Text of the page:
Shushing NC State's home crowd is much different. It seems the Pack's transition game hits a higher gear in Raleigh. Both Jay Bilas and Seth Greenberg love the way NC State outlets the ball when running the break. Keep an eye out to see if the Canes can take away those passes and keep the Wolfpack from running.
On Saturday, North Carolina will have to deal with the nation's leading scorer, Virginia Tech's Erick Green (25 PPG). He's raised his average nearly 10 points per game from last season. His shooting percentage is up about six points to just under 50 percent.
An improved field goal percentage isn't the only reason Green has turned into a scoring machine. The Hokies are playing at a quicker tempo this season. They're among the top 50 in number of possessions per game. More possessions mean more shots for Green, whom the Hokies rely on heavily to score. The explosive guard is getting to the free throw line more often on those possessions. He's making four more free throws per game this season than he did last.
This isn't adding up to a lot of wins for the Hokies, but when we have teams ranked in the AP Top 25 scoring 34 points (hello, New Mexico), maybe watching a guy who is getting 25 per night by himself would be fun.
Plus, I'm going to put our "College GameDay" researcher, "The Bull," on the case to see if we've ever had a senior lead the nation in scoring after averaging fewer than three points per game as a freshman.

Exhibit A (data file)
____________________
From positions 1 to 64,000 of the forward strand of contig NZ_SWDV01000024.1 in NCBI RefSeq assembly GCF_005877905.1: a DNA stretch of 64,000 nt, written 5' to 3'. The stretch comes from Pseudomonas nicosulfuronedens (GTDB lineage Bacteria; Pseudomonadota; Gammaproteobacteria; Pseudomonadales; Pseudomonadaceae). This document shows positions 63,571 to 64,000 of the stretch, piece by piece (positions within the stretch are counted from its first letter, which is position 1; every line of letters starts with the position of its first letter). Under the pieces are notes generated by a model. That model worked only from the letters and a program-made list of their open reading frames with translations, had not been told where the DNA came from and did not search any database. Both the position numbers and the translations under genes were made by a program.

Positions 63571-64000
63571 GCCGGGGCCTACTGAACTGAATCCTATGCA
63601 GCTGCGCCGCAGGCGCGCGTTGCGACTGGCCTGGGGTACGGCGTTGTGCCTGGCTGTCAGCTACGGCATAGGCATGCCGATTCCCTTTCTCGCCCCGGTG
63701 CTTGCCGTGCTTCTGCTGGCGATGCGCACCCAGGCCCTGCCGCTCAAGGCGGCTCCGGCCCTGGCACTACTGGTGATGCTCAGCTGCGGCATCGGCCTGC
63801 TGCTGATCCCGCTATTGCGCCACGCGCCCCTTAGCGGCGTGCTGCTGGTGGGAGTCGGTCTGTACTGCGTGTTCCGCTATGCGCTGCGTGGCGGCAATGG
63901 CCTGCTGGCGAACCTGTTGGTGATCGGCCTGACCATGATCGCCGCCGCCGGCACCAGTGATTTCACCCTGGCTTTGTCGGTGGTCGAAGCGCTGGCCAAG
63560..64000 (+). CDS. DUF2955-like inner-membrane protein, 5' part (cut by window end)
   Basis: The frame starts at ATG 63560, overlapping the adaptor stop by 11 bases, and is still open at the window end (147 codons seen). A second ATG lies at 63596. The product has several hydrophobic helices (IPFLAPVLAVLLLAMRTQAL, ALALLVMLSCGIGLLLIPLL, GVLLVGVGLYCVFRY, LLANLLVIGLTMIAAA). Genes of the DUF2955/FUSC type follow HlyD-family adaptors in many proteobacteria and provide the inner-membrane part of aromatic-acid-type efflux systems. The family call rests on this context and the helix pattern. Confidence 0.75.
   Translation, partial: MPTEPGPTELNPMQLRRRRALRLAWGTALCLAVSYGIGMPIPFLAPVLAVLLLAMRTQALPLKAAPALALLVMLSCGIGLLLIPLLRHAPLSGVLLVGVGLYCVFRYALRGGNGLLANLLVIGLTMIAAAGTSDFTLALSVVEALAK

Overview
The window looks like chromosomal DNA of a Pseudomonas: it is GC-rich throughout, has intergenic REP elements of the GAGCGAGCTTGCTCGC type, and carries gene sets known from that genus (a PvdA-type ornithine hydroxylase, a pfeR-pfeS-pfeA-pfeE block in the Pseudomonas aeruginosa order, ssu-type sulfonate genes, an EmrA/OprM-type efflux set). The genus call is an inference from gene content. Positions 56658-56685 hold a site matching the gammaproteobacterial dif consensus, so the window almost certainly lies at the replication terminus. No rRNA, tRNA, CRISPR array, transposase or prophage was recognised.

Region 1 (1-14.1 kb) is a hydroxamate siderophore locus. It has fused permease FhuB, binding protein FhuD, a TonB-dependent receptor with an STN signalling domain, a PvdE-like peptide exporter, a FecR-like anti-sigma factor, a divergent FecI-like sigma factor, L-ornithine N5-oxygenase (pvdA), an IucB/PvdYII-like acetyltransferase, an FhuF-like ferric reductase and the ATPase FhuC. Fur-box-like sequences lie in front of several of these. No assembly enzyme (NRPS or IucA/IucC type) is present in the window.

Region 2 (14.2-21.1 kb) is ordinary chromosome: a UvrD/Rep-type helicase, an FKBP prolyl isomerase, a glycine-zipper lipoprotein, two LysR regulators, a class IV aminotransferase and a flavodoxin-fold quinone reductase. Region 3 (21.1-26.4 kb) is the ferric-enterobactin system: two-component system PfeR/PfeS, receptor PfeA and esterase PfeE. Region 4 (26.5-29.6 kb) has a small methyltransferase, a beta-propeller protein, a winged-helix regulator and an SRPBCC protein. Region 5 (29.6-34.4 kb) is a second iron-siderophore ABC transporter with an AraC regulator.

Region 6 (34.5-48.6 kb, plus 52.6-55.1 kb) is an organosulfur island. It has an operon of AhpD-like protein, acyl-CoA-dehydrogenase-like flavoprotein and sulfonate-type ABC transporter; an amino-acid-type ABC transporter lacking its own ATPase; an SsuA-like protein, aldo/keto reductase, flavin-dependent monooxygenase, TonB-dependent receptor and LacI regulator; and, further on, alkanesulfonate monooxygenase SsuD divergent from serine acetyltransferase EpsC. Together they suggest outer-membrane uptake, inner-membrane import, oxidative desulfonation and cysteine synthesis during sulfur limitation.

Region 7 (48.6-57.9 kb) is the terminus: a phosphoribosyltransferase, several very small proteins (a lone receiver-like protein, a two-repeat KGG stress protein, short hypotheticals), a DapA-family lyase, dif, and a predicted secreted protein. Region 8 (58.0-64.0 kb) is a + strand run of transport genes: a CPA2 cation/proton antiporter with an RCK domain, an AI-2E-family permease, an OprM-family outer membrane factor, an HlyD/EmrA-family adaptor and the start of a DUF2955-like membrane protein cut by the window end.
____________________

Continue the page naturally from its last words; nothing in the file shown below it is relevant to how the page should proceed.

If you think Kentucky brought Ole Miss down a notch or two, wait until the Rebels see what Florida throws at them. The Gators are going to lose an SEC game. Sometime. I guess. Well, the odds say they'll stumble somewhere. And that's what it would be. A stumble.
Florida is easily the class of the SEC, although this season that could be considered a backhanded compliment. Billy Donovan's team looks like much more than just a bully beating up on overmatched foes. The Gators are second in the nation in offensive efficiency rating, and offense might not even be their strong suit.
The Gators clamp down their defensive jaws and choke the life out of offenses. They can silence Marshall Henderson -- figuratively speaking, of course.
For the Rebels to have a chance, Henderson will have to be hot enough to melt Hades; burn the devil, too; fry his tail and put his ashes back together with glue. It's Jimmer meets Eminem in Oxford these days.
I'll be surprised if Henderson's rap includes a Cinderella (Man) story in Gainesville.
Journey to the Tourney: Michigan at Indiana
When and where: Saturday, Bloomington, Ind. (ESPN/WatchESPN.com, 9 p.m. ET)
Outlook: Michigan goes into Assembly Hall as the No. 1 team in the nation and the best offensive team in the country. Although the Wolverines play at a pace that is among the slower ones in the country, this is an excellent transition team that scores opportunistically. When Michigan runs, it finishes and scores at a high rate and is devastatingly efficient.
The 3-point field goals the Wolverines hit in transition are deflating. Michigan is smart, runs the lanes hard and takes advantage of open space. Michigan has the best point guard in the nation and dynamic wings who can attack the rim, and shooters who can space to the 3-point line.
Trey Burke is a complete guard who does absolutely everything for Michigan. Tim Hardaway Jr. is an outstanding spot-up shooter and can really run the lanes on the break. He is at his best curling off his left shoulder, as a right-hand driver, and going left to pull up.